For the third time in three years a bunch of evil, sick and deluded extremists have murdered large numbers of innocent people, regardless of age, gender, colour or creed, by planting a wave of bombs on commuter trains.
Nobody has claimed responsibility and as yet there is no proof of who is behind the barbaric murders of at least 183 people yesterday on trains around Bombay. The Indian security services suspect that the bombs may have been an attempt to derail peace talks with Kashmiri separatists.
If the bombs were intended to worsen relations between India and Pakistan, it appears likely that they will fail: President Pervez Musharraf of Pakistan has strongly condemned the latest attacks, and a statement released by the Pakistani foreign ministry called them a "despicable act of terrorism."
"Terrorism is the bane of our times and it must be condemned, rejected and countered effectively and comprehensively," the statement said. In my opinion anyone who disagrees with that statement needs psychiatric help.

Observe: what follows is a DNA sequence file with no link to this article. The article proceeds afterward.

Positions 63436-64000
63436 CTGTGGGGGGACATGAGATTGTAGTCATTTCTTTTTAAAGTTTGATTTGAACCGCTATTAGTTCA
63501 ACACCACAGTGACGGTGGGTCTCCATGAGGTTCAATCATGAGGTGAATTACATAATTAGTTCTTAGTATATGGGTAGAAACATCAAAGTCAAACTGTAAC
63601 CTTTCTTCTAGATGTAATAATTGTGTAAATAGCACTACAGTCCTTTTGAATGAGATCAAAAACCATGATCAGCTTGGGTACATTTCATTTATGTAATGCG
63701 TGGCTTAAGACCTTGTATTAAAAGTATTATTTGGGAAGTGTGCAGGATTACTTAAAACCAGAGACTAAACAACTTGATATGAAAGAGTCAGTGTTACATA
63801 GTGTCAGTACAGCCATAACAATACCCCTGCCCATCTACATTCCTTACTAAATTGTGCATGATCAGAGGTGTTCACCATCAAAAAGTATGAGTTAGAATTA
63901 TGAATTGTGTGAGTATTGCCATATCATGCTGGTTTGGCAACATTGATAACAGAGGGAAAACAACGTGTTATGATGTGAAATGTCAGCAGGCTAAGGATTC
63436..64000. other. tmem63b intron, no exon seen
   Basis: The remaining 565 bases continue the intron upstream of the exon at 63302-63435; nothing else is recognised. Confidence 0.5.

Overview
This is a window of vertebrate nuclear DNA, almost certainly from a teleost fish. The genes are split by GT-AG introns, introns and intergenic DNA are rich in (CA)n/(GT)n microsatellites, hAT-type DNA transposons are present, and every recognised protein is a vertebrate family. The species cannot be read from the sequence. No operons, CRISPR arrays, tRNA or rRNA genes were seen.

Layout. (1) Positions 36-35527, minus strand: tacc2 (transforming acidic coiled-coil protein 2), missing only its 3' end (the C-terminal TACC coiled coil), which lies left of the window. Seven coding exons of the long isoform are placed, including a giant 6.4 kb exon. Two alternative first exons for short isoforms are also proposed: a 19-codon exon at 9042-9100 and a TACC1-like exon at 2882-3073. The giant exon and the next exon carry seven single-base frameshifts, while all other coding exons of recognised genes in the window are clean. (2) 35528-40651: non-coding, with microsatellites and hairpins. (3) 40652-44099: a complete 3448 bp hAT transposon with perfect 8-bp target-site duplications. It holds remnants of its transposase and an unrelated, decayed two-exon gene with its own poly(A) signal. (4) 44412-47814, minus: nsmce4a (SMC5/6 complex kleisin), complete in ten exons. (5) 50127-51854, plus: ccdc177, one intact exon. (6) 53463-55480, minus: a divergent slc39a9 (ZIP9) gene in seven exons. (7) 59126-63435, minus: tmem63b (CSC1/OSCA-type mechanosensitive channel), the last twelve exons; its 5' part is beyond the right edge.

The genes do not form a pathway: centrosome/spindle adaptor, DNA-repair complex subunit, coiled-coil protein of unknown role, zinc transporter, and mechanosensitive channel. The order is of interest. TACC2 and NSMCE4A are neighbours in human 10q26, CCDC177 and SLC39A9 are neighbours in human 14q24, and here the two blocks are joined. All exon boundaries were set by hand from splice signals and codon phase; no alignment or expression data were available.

I have huge issues with Tony Blair’s government over many things, and regard the ghastly mishandling of our invasion of Iraq as a terrible failure. However, these attacks in Bombay demonstrate that one criticism of him does not stand up. Since India did not participate in the invasion of Iraq, we can hardly blame their government’s Iraq policy for yesterday’s train bombs. Just as the responsibility for yesterday’s atrocities is with those who planned and executed the bombings, so the responsibility for the 7 July bombs in London is with the suicide bombers and those who incited them or assisted them to carry out these evil and murderous attacks.
Last week, acts of remembrance in London and the rest of Britain demonstrated that terrorism will never break the spirit of the British people and will do nothing but harm to the goals which the bombers thought they were supporting but actually defiled.
The Indian people are a great people and I am certain that they too will prove stronger than the terrorists.